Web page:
Dumpster dive proves need for recycling
A group of George Rogers Clark High School students volunteered their time Tuesday to dig through trash for a good cause.
Volunteers from the school’s Student Technology Leadership Program (STLP) and JROTC students spent time after school sorting recyclable materials from the school’s garbage cans.
By the end of the “Dumpster Dive” event, the students had sorted through about 10 bags of trash. A community volunteer with the Winchester Inspired by Nature (WIN) group was also there to help the students sort through the trash.
Out of the bags of trash the students went through, about a third was recyclable.
And, as STLP advisor and GRC media specialist Connie Cobb noted, the project proves there needs to be more recycling initiatives at the school.
But those initiatives also need to be extended into communities across the globe.
According to “Naturally Connected,” a blog operated by the Kentucky Energy and Environment Cabinet, more than 4 million Kentuckians produce varying amounts of waste each day. And that waste has to go somewhere.
In logical terms, the more waste we recycle, the less waste we throw away, meaning less of that waste ends up in landfills, in our streams, or littered along our roadways.
While there are conventional ways to recycle — sorting your paper, glass and plastics — there are other ways to help the environment in terms of waste management.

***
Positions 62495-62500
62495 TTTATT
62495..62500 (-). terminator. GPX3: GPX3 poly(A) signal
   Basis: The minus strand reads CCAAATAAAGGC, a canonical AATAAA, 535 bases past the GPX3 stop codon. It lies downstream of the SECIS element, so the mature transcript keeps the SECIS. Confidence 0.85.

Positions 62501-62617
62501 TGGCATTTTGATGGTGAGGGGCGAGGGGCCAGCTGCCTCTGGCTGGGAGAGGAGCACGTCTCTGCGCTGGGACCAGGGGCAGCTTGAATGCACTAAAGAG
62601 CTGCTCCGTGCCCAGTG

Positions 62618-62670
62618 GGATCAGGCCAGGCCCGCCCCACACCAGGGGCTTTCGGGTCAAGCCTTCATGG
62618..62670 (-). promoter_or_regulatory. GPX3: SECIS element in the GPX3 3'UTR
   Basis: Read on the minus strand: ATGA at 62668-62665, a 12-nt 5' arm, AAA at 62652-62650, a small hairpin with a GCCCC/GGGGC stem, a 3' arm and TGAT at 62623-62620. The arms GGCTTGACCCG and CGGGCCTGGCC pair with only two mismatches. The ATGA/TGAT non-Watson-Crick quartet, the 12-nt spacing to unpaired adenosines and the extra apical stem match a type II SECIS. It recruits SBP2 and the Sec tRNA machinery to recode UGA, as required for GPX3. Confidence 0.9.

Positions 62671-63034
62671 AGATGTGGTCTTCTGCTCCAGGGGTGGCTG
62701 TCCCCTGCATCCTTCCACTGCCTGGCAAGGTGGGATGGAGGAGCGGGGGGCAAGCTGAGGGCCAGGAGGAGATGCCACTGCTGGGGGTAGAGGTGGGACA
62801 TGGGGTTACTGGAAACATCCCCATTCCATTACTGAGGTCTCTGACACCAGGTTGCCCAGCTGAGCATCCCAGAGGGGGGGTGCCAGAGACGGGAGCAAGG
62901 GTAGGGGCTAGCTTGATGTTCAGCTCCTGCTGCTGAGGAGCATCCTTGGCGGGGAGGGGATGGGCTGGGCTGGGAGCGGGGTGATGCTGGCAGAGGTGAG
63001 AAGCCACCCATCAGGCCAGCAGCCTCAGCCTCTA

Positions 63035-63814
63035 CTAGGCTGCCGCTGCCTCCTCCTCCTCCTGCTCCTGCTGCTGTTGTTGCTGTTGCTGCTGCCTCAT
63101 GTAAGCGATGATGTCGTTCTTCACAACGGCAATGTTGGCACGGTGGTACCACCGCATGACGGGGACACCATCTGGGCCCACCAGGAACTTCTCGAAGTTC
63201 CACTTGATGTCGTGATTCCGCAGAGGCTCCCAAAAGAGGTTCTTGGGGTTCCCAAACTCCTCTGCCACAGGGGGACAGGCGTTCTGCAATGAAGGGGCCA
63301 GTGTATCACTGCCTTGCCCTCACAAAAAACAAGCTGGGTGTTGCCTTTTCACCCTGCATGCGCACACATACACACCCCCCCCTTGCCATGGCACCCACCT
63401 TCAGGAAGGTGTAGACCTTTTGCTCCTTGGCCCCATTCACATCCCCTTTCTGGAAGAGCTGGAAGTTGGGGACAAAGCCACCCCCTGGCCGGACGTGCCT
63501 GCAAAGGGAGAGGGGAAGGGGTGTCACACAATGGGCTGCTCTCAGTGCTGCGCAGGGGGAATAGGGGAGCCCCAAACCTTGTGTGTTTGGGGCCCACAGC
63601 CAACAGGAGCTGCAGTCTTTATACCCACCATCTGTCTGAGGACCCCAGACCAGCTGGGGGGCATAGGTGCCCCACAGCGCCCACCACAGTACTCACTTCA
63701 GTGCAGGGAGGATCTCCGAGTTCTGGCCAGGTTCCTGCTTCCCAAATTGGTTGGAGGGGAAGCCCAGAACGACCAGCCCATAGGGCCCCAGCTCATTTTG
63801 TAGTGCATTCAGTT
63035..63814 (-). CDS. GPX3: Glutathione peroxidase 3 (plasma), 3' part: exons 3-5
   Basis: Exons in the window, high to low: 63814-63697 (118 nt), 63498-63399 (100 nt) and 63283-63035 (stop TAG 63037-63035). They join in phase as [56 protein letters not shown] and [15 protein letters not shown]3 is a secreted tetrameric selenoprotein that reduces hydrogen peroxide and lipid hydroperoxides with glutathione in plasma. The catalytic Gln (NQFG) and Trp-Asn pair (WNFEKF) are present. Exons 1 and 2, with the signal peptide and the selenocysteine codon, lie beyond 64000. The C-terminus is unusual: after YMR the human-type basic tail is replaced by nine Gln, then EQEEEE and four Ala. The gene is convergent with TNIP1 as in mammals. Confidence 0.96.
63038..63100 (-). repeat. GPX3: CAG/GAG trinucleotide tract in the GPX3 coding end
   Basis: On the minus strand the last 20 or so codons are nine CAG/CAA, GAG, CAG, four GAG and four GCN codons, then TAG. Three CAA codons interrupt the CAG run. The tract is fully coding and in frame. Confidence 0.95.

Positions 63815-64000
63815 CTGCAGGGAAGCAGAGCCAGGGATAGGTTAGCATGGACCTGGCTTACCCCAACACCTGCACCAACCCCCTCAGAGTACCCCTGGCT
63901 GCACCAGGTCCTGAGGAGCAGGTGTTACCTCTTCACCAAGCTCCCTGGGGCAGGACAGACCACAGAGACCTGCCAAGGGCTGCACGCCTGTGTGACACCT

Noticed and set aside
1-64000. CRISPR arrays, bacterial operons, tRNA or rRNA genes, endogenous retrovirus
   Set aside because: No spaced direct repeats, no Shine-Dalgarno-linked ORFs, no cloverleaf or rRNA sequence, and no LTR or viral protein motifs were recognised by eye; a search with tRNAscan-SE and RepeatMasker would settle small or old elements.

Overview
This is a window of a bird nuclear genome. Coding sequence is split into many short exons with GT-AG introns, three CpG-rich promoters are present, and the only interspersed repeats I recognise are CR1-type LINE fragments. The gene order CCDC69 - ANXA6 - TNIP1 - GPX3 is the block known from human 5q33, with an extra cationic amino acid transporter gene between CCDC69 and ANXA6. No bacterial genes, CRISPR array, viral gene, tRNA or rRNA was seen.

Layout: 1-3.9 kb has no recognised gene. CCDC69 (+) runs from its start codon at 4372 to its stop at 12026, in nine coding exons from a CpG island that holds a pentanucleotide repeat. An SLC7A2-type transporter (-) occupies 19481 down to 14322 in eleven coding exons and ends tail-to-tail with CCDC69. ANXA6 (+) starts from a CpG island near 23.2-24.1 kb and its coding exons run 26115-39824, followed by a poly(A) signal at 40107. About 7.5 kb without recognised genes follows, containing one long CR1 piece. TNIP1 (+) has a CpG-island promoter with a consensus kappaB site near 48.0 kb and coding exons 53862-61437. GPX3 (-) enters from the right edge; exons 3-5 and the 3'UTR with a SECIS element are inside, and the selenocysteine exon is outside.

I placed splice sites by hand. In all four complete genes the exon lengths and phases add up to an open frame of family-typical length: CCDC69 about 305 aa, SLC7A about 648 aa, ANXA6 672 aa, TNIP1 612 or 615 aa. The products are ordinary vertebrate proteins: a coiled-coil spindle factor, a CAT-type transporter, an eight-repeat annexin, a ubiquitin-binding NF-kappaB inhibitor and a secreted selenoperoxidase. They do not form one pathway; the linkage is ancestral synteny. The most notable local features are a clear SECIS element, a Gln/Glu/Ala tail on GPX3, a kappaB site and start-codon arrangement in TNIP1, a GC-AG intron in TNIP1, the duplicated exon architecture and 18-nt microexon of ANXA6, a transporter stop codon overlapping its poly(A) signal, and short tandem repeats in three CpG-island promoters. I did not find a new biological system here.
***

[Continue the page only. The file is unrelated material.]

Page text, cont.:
We all probably remember the old saying, “Reuse. Reduce. Recycle.”
STLP students have been putting the recycle and reuse steps into practice by saving plastic bottle caps that were ground and used to make a bench for the school. They are working to collect more to make a table to match.
We challenge our community to think of ways to reduce your waste impact. Small steps are better than nothing.
Consider using a canteen or tumbler-style cup instead of plastic water bottle or styrofoam take-away cups. Carry a metal straw with you. Keep silverware at work and turn down offers for plastic utensils when grabbing lunch on-the-go.
Recycle this newspaper. There are many great uses for old newspapers, like lining garden beds.
Use both sides of copy paper, even if that means cutting it into smaller squares to be used for notes or grocery lists. Let your children use the clean side for art projects.
Collect your aluminum cans and take them a facility to be crushed, and you could make some cash back.
Maybe even, consider using those tall Ale-8-One bottles that can be recycled.
There are plenty of other ways to reduce your impact beyond the blue bin at the curb.
If we all make small changes, the positive impact could be huge.